If Huelva, the smaller city I talked about in Part 1, is the small quiet smaller child, then Cadiz is the louder older brother. Ever further south than Huelva, Cadiz is a little better connected to the nearby Seville, and so is a bit more popular. Andalusia can feel a bit disconnected at times, although there are airports in Seville and Malaga, which are probably the best ways to reach Huelva, Cadiz and Tarifa. From Madrid, buses to the south of Spain do take a long time, but the best way to make that journey is to stop off at a place like Toledo on the way and break up the journey a bit.
One of my favourite things about Cadiz is that there is nothing particularly central or traditional in terms of the architecture. There is not really one style that is more significant than another. You will be able to find a mix of ancient and medieval buildings, sitting alongside Baroque cathedrals and modernist architecture. This mix keeps the city feeling fresh and changing and not stiff and caged.
Cadiz is not the nicest of the southern cities in terms of culture and peacefulness, it's a bit of a messy city. But if you are visiting to find incredible beaches and smaller crowds then it will be absolutely ideal! The food here is also fantastic (although everywhere is Spain basically has great food). Seafood as well as the other Spanish traditions are easy to find here, and they are cheap!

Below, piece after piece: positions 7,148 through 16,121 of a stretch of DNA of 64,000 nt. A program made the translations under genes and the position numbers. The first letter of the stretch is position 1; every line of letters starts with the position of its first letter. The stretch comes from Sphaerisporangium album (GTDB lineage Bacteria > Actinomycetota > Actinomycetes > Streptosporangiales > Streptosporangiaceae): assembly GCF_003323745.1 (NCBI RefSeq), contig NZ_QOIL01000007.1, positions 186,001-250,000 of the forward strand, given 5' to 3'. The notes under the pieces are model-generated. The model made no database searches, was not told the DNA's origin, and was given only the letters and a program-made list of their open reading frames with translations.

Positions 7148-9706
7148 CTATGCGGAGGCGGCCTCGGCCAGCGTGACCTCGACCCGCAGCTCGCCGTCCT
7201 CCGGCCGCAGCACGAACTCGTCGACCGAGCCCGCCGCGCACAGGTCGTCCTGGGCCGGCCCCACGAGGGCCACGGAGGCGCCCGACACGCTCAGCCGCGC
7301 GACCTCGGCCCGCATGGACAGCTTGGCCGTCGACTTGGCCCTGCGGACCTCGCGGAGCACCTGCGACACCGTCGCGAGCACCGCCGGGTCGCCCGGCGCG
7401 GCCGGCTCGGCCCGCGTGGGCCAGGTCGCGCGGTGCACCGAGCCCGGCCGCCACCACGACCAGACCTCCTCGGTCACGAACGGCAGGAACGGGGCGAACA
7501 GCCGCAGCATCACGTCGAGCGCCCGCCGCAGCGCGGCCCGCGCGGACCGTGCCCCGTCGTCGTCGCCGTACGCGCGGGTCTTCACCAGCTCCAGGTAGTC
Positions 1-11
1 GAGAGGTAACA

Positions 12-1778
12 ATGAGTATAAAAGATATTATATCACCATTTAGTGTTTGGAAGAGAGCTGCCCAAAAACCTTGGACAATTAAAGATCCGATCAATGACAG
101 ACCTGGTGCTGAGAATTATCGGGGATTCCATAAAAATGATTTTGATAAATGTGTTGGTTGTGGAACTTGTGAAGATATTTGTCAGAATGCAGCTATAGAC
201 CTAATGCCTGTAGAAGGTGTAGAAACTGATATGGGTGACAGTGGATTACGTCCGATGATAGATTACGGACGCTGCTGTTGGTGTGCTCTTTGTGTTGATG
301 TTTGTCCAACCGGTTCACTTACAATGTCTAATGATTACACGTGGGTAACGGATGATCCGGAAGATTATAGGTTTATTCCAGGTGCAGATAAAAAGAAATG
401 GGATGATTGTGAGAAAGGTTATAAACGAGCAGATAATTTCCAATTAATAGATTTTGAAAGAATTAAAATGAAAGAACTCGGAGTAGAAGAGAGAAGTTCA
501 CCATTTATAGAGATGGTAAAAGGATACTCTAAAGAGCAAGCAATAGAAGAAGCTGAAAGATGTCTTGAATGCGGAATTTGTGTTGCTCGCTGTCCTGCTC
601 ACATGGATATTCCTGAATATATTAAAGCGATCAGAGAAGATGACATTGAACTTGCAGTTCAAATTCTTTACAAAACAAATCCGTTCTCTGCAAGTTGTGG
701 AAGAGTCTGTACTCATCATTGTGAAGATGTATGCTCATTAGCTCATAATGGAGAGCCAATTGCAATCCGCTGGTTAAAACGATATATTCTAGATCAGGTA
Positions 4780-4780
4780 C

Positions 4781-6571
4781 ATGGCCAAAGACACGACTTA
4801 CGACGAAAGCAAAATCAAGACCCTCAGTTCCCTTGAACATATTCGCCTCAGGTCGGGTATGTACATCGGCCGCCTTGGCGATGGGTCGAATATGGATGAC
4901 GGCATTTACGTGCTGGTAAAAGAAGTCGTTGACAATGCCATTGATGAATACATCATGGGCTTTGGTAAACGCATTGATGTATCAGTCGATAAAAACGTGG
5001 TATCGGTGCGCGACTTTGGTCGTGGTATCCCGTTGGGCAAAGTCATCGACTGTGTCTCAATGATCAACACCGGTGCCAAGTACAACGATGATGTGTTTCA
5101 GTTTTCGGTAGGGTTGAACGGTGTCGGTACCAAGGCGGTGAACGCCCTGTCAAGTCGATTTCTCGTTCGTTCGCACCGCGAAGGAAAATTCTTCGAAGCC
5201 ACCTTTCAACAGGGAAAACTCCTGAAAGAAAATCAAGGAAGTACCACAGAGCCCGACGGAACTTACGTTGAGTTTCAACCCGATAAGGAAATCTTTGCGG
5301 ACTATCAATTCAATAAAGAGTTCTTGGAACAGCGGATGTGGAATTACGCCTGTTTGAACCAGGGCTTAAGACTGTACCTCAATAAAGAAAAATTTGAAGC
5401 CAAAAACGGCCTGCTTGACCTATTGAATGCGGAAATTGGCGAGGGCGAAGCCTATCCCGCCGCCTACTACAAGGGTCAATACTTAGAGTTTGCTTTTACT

Playa de Camposoto
One of the longest beaches in Spain, Camposoto is the epitome of why I wanted to include these southern Spanish beaches. During the quieter months, this beach can seem utterly deserted as well as endlessly long. If you are a fan of beach running, there will be few places to match a beach like this, and the isolation combined with the length is absolutely ideal. Finding a remote and quiet little corner to enjoy the relatively untouched coastal wilderness is never a problem here.
Although not the longest or wildest, Potito is right next to the city centre and a fantastic beach to use when visiting the city. The beach also includes a pretty and long walkway, and these promenades are always amongst my favourite parts of a seaside city. To be able to run continuously for almost a kilometre along these warm and beach side paths is an absolute joy for me! Cadiz is perfect for amazing beaches, whilst not having to put up with the crowds that you normally find in Malaga or Alicante in the summer.
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